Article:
This arrived at the same time as the fibre engineers! Yes, ordering a proper fibre install, and PSTN, months in advance and the fibre guys turn up at the same time! You would not believe it. However the fibre install cannot be completed as someone has fenced off some scaffolding around a BT chamber by the market in town. Arrrg!
Even so, on one ADSL we have progress. I started the work to sort out my proper IP addresses making my life a lot easier. I also got a small 19" rack for the loft, as you do.
Next step was getting some wired Internet to some places in the house. Thankfully, and very luckily, we found the four phone sockets in the building were done using network cabling, so we could trace them, change the ends, and get network to some places. The front room TV/SkyQ/AppleTV could all now be wired in.
Next was the second PSTN/ADSL line. Obviously this was expected to be 16Mb/s too. But no! There was an underground fault, so only 6Mb/s.
The engineer took all day and gave up, said the underground team would sort in the morning. Even the escalation team at BT said next morning, but no, magically that was cancelled, and so not done.
I did however release a change to the FireBrick to allow it to adjust uplink speed based on speed data sent from the ISP end (which we now do on A&A lines) to allow uplink bonding to work better.
The internal APs were fitted to the wall with some 3D printed brackets (once I found, and unpacked, the printer). Given the rather thick stone walls, an external AP was installed to cover the garden. We are now all properly set up with nice roaming WiFi throughout the house and garden, all connected to ADSL lines!
It actually looks like an external AP one side of the house is no use the other side even, the thick walls mean no WiFi even just outside the house. Oh well, another AP needed.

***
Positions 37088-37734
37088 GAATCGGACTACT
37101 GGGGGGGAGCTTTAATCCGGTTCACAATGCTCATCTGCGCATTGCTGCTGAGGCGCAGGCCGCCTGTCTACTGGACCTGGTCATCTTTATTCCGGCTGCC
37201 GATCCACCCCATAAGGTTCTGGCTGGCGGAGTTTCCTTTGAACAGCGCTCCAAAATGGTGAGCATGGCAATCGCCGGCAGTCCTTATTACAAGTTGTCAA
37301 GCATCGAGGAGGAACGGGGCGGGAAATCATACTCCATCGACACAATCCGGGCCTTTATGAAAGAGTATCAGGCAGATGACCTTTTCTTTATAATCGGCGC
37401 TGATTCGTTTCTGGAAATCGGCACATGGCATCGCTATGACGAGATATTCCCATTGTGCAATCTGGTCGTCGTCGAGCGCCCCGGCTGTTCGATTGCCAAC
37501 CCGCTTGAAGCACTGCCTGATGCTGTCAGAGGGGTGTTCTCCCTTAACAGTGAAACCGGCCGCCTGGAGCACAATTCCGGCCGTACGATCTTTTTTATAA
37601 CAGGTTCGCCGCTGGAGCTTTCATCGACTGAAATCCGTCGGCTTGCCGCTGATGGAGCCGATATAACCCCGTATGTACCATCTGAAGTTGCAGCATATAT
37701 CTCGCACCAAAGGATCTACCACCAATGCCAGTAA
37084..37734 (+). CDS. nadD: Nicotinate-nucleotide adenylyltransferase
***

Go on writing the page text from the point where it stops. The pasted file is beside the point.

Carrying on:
BT finally fixed the second ADSL line. We have now put in the queue for a VDSL upgrade.
It took 6 days to get around to it, but the second ADSL is 15Mb/s (first now 14Mb/s), bonded. Sadly they are aluminium wires through...
Unfortunately they are far from perfect - seems some backhaul congestion, so a lot of jiggling line rates, forcing VoIP over just one line. And avoiding someone trying to use Disney+ during the day while we work.
BT finally arranged access to their chamber. The fibre is 1Gb/s but will be only 90Mb/s backhaul for now. Even so, this should be a very reliable and low latency 90Mb/s, and is 90Mb/s up and down. Finally some decent internet, but with ADSL fallback, well, except...
The fibre, once installed and tested, should be provisioned. This is usually that day, or maybe at worst a day later. However, that was Thursday... If not for the scaffolding, it would have been Monday 1st.
Come the following Tuesday they finally say there is some connectivity issue, and suggest it is a "simple fix reversing the fibres between the patch panel and the ADVA", but they won't do that until the next day!
By Wednesday they had done a "hand over" of the Etherway - i.e. the fibre to the exchange was complete, but somehow the actual circuit back to London was not. As usual BT insist we wait, this time 2 days, and we know that nothing will actually happen during those two days, so we have to chase again on Friday. And, of course, we were right, nothing happened for 2 days. Now on to Friday we are told they have an issue with the VLAN tag!
And no, nothing happened on Friday, so nothing will happen until Monday now, in spite of all my efforts to escalate.
We are in to the third week after the engineers came and put fibre in, and we have issues like this: "The system identified a HSMDA port for this circuit and HE services are not supported on HSMDA cards, it was routed to 20347789:4/2 which is of the type ALN - HS-MDA (V2)" - yes I managed to get someone to tell me what was actually happening. Still no working fibre link though... "this will also involve a truck roll to get engineer to re-cable".